|Image Source: Carnegie Mellon Dietrich College of Humanities and Social Science|
Brain Activity Patterns Reveal Distinct Stages of Thinking That Can Be Used To Improve How Students Learn Mathematical Concepts
A new Carnegie Mellon University neuroimaging study reveals the mental stages people go through as they are solving challenging math problems.
Published in Psychological Science, researchers combined two analytical strategies to use functional MRI (fMRI) to identify patterns of brain activity that aligned with four distinct stages of problem-solving.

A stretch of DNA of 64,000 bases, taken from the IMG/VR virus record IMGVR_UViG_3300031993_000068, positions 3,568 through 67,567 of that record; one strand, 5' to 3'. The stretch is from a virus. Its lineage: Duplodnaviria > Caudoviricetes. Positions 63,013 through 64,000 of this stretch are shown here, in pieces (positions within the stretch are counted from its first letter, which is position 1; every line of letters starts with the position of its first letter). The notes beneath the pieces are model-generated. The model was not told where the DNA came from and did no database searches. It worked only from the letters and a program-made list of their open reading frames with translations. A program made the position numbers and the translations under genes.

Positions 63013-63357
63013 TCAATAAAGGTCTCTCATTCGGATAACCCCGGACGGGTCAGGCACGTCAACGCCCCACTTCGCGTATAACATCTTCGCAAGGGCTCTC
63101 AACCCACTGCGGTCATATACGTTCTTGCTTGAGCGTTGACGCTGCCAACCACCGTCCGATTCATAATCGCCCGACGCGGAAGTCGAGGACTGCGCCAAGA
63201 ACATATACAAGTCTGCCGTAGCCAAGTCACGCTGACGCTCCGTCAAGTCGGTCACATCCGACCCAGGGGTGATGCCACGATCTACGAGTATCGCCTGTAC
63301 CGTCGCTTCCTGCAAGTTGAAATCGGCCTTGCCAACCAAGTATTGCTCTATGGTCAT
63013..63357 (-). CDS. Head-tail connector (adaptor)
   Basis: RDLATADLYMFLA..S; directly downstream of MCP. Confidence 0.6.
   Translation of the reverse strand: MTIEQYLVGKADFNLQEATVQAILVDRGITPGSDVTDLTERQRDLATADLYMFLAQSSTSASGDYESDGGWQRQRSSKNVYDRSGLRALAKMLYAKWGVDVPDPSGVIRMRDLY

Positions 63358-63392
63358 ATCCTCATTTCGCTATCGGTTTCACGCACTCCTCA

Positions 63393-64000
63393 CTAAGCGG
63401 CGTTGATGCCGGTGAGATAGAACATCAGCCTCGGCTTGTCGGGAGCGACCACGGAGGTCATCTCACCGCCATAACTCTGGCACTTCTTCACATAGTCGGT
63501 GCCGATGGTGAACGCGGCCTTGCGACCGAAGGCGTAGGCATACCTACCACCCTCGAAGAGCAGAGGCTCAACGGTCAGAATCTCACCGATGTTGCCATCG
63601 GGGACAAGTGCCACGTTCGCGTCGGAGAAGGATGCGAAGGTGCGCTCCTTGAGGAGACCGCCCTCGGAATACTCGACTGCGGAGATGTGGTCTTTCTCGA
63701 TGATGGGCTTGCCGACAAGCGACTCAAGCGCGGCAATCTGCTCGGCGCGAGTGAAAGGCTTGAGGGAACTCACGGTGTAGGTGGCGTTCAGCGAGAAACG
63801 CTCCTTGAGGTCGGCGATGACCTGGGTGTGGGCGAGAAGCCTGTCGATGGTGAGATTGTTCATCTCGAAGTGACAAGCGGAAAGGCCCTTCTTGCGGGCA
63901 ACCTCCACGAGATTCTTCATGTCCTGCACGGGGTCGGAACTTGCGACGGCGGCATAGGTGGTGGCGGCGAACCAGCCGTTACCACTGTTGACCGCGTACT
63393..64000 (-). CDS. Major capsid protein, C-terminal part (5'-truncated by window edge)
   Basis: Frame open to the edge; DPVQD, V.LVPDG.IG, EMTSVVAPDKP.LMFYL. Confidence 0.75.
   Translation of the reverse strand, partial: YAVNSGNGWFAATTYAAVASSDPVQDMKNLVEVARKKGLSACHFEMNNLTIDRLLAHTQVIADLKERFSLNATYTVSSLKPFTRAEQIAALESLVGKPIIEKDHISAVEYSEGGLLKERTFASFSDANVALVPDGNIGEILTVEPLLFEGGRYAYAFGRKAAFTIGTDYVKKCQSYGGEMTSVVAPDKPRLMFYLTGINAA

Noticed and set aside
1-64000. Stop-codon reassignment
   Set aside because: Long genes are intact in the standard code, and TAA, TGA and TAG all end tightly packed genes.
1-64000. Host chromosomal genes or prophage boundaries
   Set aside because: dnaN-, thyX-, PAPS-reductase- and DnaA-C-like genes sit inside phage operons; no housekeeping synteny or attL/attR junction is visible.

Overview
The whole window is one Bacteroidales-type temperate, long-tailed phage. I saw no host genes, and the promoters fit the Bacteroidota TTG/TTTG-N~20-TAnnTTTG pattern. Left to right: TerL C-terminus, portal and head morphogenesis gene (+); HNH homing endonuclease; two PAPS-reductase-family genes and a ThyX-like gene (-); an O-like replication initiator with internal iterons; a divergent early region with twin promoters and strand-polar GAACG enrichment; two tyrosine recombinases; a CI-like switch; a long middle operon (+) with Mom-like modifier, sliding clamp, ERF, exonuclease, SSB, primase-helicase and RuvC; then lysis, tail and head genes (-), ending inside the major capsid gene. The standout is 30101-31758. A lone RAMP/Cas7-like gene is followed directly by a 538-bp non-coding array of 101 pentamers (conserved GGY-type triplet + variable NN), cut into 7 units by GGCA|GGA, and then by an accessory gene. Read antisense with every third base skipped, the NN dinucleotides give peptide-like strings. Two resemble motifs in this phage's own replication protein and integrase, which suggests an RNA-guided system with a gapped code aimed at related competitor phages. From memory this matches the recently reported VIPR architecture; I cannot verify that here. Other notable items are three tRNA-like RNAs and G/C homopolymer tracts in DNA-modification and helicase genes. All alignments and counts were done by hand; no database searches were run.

"How students were solving these kinds of problems was a total mystery to us until we applied these techniques," said John Anderson, the R.K. Mellon University Professor of Psychology and Computer Science and lead researcher on the study. "Now, when students are sitting there thinking hard, we can tell what they are thinking each second."
Carnegie Mellon: Watching the Brain Do Math, Shilo Rea